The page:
Consumers Energy

A public utility, Consumers Energy is the principal subsidiary of CMS Energy. It provides natural gas and electric services to 6.8 million of Michigan’s 10 million residents in all 68 of the Lower Peninsula’s counties. Among the company’s assets are 12 coal-fired and two oil-fired generating plants, 13 hydroelectric plants, a pumped storage generating plant and several combustion-turbine plants.

Although Consumers Energy is CMS Energy’s principal business, the organization also operates CMS Enterprises, a North American independent power business. CMS Enterprises has an ownership interest in seven generating plants in Michigan and North Carolina.

Fleet of Foot

About 7,700 people work for the organization, including 147 employees in Consumer Energy’s fleet services department. Of the 147 people in fleet services, 109 are mechanics. The company has 4,500 vehicles, 2,700 powered units and an array of equipment within its trailers.

“Utilities have everything from ATVs to tractor trailers and everything in between in their fleets,” Director of Fleet Services Jeff Shingler says. “We also have to ensure a high level of skill with our mechanics, as they need a wide variety of mechanical aptitudes.”

 As the leader of Consumers Energy’s fleet services department, Shingler’s main priority is the operation of the organization’s fleet. The fleet services department has a great deal of responsibility around ensuring reliable service to customers. That is why the department focuses on keeping trucks on the road and ensuring that crews are available.

“Our crews are ready to work in our state, and even out of state to help with emergencies,” Shingler says. “After Sandy, we were in the Long Island area helping restore gas services, and our electric crews were deployed from Cleveland to New Jersey.”

Fundamentally, Consumers Energy’s business of pipes and poles hasn’t changed much lately, but the fleet services department has changed. Over the last 10 years, Shingler says Consumers Energy has seen a number of changes to its supplier base because suppliers are keeping less inventory on hand. This means the company has to determine what supplies to keep on hand and what can remain with the supplier until needed.

“We can’t let vehicles sit for days waiting for a part, so we’ve gone to a predictive-maintenance mode,” Shingler says. “We analyze what we keep on hand, analyzing each part and reorder quantities. Items like filters and belts, and tires in some cases, can be easy to get, but it is the less predictable items that can impact your business. We must always be analyzing the failures and determining what parts to keep in-house.”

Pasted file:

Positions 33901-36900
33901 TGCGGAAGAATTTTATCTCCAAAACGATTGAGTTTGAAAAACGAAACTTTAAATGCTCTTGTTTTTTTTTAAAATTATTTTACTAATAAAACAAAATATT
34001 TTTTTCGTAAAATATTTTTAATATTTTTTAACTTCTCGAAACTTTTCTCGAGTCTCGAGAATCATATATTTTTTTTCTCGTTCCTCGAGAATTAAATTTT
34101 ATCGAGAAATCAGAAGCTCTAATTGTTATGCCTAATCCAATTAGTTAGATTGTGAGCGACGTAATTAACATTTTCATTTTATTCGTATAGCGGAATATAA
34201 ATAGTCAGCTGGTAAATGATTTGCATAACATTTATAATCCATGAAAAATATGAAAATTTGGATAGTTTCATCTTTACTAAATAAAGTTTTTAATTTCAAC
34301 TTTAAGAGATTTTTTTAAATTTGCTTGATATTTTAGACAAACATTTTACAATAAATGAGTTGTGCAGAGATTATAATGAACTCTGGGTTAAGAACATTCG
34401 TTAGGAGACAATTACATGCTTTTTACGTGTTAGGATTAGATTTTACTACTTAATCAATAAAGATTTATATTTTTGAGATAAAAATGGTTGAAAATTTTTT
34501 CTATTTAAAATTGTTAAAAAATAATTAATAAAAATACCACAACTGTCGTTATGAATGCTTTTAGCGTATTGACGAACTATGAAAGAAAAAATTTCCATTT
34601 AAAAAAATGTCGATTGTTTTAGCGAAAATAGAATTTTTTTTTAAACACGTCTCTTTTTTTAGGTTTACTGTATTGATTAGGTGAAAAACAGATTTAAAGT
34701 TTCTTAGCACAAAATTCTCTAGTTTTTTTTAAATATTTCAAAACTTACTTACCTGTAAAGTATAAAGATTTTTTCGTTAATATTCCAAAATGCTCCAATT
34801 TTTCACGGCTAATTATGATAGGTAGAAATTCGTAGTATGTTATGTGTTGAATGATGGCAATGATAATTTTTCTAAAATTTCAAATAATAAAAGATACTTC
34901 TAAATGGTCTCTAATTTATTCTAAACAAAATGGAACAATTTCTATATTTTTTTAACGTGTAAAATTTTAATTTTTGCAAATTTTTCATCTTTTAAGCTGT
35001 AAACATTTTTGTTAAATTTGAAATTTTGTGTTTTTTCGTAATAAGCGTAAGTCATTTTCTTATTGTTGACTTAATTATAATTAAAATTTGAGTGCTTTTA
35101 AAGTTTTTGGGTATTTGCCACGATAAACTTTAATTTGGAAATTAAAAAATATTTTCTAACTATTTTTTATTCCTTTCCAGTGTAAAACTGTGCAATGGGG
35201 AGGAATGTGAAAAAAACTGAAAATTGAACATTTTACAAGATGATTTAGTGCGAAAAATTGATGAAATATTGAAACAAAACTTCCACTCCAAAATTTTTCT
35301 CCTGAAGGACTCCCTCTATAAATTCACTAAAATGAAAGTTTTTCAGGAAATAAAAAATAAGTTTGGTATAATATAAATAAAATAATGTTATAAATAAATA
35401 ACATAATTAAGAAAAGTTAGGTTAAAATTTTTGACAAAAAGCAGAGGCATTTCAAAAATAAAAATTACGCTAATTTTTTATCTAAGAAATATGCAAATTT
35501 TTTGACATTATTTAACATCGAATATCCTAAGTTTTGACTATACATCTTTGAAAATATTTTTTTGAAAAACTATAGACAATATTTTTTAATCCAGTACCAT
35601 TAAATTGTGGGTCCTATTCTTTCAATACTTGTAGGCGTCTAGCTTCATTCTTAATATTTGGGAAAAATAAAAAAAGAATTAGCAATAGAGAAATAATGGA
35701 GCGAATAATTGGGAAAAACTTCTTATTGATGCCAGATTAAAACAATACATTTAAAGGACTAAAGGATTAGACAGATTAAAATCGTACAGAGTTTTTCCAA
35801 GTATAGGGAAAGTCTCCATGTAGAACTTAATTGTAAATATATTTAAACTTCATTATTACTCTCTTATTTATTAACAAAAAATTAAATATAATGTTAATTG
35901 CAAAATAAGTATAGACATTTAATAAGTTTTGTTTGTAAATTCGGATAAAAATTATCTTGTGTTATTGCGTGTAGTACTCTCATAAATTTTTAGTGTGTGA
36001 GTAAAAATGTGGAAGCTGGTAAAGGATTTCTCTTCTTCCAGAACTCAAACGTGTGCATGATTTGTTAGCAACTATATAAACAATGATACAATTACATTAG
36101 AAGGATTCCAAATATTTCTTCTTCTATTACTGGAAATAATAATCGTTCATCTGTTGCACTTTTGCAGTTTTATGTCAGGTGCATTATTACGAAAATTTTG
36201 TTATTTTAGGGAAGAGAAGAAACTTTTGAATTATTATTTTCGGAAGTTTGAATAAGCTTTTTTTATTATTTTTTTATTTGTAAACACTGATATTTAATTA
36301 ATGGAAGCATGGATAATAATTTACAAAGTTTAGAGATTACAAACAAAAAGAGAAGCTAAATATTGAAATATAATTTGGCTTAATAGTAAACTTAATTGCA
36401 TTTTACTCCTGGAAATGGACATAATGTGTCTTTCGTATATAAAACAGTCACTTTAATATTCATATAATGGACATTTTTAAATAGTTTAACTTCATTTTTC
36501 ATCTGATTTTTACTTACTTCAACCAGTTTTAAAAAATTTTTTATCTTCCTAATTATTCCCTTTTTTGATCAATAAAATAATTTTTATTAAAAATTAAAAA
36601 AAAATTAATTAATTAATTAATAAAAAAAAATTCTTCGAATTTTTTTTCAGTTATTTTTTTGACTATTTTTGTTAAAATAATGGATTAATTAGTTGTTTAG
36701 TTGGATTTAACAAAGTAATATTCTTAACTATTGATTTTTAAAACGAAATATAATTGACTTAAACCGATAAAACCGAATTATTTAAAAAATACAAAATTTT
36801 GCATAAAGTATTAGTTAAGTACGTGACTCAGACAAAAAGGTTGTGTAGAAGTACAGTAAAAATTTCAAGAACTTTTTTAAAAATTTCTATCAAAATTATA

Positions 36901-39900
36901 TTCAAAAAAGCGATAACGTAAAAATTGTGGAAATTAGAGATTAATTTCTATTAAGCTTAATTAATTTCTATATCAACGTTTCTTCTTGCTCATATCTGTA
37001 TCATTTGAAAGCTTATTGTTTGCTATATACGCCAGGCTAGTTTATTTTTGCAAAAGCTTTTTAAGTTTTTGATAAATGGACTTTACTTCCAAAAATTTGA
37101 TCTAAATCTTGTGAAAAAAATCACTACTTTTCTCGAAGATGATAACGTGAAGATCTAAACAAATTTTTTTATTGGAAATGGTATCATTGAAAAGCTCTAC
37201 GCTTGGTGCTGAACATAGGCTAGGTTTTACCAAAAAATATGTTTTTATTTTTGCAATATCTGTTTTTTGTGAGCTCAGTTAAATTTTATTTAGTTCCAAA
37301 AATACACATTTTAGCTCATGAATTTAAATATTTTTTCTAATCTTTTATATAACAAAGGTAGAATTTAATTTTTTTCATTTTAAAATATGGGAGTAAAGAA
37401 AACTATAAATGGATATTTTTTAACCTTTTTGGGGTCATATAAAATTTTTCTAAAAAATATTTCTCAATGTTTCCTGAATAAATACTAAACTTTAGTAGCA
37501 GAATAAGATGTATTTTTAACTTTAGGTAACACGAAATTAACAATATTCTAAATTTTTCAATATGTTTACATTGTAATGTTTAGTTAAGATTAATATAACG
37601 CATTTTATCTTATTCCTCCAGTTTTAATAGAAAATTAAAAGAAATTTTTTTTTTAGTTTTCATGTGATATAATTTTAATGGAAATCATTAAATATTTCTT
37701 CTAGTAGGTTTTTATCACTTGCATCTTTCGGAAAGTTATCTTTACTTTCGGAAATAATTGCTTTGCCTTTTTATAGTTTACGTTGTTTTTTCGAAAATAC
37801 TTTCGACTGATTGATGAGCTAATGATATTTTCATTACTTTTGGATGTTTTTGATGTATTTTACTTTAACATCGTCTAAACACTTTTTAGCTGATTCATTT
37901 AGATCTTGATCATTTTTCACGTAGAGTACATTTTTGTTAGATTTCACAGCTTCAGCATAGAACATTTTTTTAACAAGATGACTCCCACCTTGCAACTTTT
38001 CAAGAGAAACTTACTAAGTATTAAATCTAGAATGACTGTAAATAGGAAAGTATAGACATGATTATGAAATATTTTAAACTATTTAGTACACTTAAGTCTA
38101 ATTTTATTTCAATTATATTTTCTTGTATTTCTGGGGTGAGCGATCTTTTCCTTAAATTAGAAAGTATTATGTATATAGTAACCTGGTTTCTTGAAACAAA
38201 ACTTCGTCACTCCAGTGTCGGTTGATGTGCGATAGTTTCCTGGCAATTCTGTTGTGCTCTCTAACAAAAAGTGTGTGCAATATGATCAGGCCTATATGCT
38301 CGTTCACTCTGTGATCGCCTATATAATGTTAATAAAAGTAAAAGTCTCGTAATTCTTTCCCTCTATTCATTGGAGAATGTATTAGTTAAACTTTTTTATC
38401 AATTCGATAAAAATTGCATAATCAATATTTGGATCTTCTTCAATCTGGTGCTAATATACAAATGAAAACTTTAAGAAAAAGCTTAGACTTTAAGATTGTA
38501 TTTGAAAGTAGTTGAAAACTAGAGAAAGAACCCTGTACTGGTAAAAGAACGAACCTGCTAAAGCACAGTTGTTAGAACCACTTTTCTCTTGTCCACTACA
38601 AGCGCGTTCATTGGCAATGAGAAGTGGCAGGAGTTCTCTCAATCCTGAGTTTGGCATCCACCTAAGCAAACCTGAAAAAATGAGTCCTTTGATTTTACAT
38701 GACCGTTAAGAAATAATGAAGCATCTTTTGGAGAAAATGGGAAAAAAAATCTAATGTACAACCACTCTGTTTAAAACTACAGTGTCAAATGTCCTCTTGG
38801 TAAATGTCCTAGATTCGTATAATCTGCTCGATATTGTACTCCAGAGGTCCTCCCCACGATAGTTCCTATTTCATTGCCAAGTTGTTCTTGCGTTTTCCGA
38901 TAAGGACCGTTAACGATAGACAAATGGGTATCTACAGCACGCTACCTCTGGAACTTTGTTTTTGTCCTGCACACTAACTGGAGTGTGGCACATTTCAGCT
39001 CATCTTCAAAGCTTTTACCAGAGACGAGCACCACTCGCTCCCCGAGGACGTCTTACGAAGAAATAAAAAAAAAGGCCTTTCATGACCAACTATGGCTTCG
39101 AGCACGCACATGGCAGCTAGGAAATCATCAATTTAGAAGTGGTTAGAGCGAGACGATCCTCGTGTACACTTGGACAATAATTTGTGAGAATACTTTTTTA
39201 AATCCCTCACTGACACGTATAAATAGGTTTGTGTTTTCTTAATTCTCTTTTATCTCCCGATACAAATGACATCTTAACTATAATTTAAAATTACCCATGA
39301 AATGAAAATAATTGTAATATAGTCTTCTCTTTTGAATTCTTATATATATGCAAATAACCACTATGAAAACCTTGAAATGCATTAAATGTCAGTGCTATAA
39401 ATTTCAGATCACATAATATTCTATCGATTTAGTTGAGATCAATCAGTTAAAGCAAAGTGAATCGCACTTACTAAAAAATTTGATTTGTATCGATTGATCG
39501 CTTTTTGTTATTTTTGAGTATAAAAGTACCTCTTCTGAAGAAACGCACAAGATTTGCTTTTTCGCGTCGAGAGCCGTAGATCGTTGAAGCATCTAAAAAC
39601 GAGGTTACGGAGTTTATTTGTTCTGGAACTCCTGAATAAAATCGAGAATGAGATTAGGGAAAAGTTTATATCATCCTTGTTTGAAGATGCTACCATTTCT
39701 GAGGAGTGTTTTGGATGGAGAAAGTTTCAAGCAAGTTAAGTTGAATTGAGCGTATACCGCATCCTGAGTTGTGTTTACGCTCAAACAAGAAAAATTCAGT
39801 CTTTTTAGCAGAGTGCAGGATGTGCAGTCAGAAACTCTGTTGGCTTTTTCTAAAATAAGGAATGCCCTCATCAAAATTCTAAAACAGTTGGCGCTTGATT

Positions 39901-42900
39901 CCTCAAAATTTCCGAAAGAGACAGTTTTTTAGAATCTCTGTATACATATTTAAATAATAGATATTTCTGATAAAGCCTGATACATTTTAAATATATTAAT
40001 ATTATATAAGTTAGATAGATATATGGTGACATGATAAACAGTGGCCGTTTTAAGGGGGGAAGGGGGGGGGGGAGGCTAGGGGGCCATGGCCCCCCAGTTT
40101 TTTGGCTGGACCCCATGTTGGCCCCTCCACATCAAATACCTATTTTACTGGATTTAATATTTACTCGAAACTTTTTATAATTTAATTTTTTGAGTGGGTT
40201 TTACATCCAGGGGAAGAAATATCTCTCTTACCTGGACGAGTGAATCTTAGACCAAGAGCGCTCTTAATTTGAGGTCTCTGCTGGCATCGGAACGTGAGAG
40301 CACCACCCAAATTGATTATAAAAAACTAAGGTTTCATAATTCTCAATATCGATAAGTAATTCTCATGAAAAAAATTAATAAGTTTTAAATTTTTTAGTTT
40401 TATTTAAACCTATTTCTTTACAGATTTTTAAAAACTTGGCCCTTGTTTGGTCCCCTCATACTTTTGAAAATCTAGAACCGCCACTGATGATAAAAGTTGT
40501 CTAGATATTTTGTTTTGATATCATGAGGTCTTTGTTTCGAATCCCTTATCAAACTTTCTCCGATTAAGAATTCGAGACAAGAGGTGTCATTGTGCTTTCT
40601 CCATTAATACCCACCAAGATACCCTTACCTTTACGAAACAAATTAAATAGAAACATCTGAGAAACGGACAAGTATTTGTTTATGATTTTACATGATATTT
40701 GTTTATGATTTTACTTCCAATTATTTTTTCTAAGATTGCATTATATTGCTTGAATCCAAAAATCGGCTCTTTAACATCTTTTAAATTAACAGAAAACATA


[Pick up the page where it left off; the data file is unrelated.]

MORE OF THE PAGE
Another aspect of fleet services that has changed is the technology within the fleet. Some of the vehicles the company has brought into its portfolio in the last few years include Chevrolet Volt extended-range plug-in electric vehicles and work trucks featuring the new Odyne Systems advanced plug-in hybrid propulsion system. Bringing vehicles like these into the fleet means the company needs to be sure its mechanics are adept at working on vehicles with new technology.

Lean and Mean

Shingler says Consumers Energy has taken a Six Sigma approach to its fleet organization. The company looked at operations in its bigger shops – which serve around 300 to 400 vehicles per location – limited the distractions on the shop floor, optimized the flow of traffic and made sure that its SAP work management software solution was being used effectively.

Consumers Energy will continue to evolve its fleet services department by using a data-driven approach. The company tracks everything from preventive maintenance compliance and cost per mile to cost per unit and unit availability.

The fleet services department is also looking to become more mobile so it can be more proactive. By providing Consumers Energy with a fleet services department that can function as a mobile repair unit – rather than having assets stuck in garages – the company will be better able to serve customers and support internal operations.

Ultimately, Consumers Energy’s fleet services department takes a great deal of pride in serving Michigan. Shingler says his team will continue to go to great lengths to help the company provide reliable service at a cost-effective price.

“Our team understands that they have a lot of responsibility working for a public utility and they always know they represent our company,” Shingler says. “Our promise to Michigan is to keep the trucks running safely down the road, as our crews keep the lights on and the gas flowing.”

Corporate Head Office

Transportation and Logistics International

Cringleford Business Centre
Intwood Road
Cringleford, Norwich, UK
NR4 6AU

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Transportation and Logistics International

Finelight Media
207 E. Ohio Street Suite 351
Chicago, IL 60611


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